Well, this recent Memorial Day weekend was pretty much a photography session. Pure and simple.
Saturday was my niece’s wedding and I was taking the wedding photos. I had my granddaughter along helping, with her getting the bride’s pictures while she was getting ready. All told, we took 1882 pictures. Of those, 664 were for the time lapse of the ceremony itself.
In prepping for the wedding photography, I found a mini SD card and adapter that I’d forgotten about. It used to be in my old Droid Incredible, and was an 8 GB HC. So, I backed up the card, wiped it, and put it in my camera. Now I can take 1684 pictures without swapping out the card. Nice!
It turned out to be a most fortunate discovery, actually. I mentioned a time lapse of the ceremony taking 664 photos, right? My plan was to set up with Pentax Tether and automate that. I would then take the other camera and roam the outskirts getting shots from different perspectives. Pentax Tether stores the images directly to the laptop, rather than to the camera memory, so image count wouldn’t be an issue. Unfortunately, due to a hard to see screen in bright sunlight and operator error I had to manually take those 664 shots. By that time I’d already taken some 250 plus pictures of the wedding preparations and if I’d had my usual 4 GB HC SD card in the camera, I’d more than likely have had to change the card part-way through the wedding ceremony. This 8 GB HC SD was a lifesaver.
The operator error? I entered .5 in the interval field. That seemed reasonable and the field was labeled ‘seconds’. That crashed the program and caused errors when I tried to restart and use it. Not realizing the cause at the time and running out of setup time, I had no choice but to manually count time and shoot. Happily, it appears from the EXIF data I was rather consistent.
The next morning I was able to work out the cause and determine it was the entry of half a second that was at fault. Lesson learned. I rarely need to shoot that fast in my time lapses, so I find no fault with Pentax Tether. It works awesomely for every other time lapse I’ve done. If I do need to shoot faster, I have a very good HD webcam and control program for that that allows me to shoot with less than a second intervals.
DANG it! Why didn’t I think of that then instead of now when I’m typing this up? Oh, fudge. I had everything there.
Another lesson learned is that the 8 GB HC SD card will actually take more than the indicated 1684 pictures before needing to be swapped out. The camera was updating the count every so often by dropping back to a higher count. I’d take a picture, watch the counter decrement, and then return to the previous count even though I verified it stored the picture. My guess is that with my K10D, the 8 GB HC SD card is the upper limit for the FW to handle. Since I also have 3 x 4 GB SD cards (2 of them HC), two 2 GB SD cards, and a 1 GB micro SD card with adapter, I have plenty for any photography outing I can foresee.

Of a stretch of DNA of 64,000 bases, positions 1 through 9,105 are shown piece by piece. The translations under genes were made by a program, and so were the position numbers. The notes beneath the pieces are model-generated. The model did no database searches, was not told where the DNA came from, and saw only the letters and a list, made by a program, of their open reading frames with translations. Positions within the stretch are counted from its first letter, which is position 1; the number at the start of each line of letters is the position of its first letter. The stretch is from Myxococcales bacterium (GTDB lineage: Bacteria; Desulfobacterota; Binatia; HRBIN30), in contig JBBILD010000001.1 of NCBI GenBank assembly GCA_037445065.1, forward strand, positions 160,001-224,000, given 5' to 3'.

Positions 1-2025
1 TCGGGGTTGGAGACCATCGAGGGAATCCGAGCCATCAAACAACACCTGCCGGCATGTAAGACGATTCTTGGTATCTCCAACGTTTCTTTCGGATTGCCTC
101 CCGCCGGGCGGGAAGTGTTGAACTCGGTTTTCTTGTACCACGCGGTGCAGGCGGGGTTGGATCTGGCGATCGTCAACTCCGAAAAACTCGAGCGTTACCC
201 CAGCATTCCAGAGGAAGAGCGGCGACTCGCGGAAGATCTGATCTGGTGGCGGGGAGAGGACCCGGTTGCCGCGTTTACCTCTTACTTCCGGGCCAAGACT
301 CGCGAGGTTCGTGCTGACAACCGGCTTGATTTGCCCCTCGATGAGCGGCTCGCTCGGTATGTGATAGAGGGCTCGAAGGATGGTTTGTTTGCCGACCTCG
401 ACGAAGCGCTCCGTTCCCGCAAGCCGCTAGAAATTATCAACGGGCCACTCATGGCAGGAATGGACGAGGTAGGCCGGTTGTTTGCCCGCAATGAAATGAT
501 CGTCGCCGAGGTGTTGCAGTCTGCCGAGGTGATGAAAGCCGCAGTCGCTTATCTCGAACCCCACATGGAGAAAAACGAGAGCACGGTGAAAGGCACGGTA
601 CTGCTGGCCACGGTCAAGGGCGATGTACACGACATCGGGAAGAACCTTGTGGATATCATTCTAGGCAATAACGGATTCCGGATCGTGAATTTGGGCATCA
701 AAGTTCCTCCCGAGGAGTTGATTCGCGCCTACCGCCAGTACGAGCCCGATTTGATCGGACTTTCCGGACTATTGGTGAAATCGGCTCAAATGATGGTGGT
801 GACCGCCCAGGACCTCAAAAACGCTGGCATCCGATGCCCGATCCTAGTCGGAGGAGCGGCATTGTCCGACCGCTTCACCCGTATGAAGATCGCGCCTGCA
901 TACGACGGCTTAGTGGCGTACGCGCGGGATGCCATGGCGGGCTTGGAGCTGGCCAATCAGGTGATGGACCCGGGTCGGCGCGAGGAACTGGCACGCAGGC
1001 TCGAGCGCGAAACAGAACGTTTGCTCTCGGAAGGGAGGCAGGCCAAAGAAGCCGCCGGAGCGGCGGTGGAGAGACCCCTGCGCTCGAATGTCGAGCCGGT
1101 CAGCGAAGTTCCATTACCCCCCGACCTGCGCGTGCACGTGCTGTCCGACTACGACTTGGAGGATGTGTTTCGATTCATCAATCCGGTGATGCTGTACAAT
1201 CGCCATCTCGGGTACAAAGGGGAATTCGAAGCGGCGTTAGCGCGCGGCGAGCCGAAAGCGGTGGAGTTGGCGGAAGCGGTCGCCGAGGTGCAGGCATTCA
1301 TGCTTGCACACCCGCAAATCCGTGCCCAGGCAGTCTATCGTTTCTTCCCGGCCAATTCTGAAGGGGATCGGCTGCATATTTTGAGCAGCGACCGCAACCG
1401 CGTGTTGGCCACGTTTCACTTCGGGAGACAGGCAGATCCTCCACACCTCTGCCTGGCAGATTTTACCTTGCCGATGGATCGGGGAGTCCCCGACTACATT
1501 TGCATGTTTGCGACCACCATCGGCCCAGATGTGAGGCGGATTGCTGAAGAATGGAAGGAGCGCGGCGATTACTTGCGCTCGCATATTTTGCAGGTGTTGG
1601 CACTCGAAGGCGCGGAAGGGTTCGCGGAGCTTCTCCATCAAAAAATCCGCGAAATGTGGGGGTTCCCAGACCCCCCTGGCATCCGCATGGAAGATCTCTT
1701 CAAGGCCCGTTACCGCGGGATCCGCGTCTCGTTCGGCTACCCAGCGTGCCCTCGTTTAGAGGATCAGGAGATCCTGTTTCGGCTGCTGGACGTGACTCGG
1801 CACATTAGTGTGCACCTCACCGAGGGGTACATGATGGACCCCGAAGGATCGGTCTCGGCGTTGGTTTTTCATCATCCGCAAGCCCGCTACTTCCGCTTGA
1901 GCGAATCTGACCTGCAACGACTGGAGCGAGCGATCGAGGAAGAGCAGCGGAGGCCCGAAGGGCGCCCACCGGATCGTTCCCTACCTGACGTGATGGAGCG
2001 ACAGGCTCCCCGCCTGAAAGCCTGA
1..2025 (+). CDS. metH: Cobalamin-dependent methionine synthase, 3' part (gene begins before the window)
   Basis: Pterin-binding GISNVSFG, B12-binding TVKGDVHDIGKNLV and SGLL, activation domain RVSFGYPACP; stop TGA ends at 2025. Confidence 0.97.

The best thing about the trip to Leslie Gulch is that I found the Giant’s Skull again. It did get me in trouble, though, when I found it. Using pictures I’d taken before, I had narrowed the location down to a stretch of the road once we found certain landmarks. I walked down the road a ways but didn’t find it. My wife drove the car down to where we walked and we got back in. She drove maybe 60 to 100 feet at most when I yelled, “STOP!! THERE! STOP!” She stopped and turned around and told me in no uncertain terms not to yell next time. I’d scared her, and my dad, who were both in the front seat. I’m pretty sure now that I also scared Emily and Joanne in the back seat by me.
But I did get her to stop. 😀
I made a point to determine the Latitude and Longitude of where on the road we were. I can take those co-ordinates, plug them into Google Earth or Flash Earth and work with them to figure out if I’ll be able to get the picture I have in mind: The Giant’s Skull with the Milky Way over it. That I’ll do first then later on I’ll do a time lapse, hopefully. From the road, as I remember it, the skull is SSE and the Milky Way runs roughly SW to NE. I think I’ll be able to position myself for the shot. I can also use Stellarium to “lay out the skies” and know what to expect. Skull and moon shots are another possibility. I’ll have to remember to borrow my son’s high beam light so I can use it to light up the skull for some shots.
Now that I know where the Skull is, a whole host of potential picture taking opens up. Time lapses. Poses. Sunrise/sunset lighting. Ok, maybe not that many right now, but it’s great to finally be able to stop trying to find the location and concentrate on all the ideas, knowing I can move forward on them.
All in all, it was a great weekend of photography along with several great lessons learned.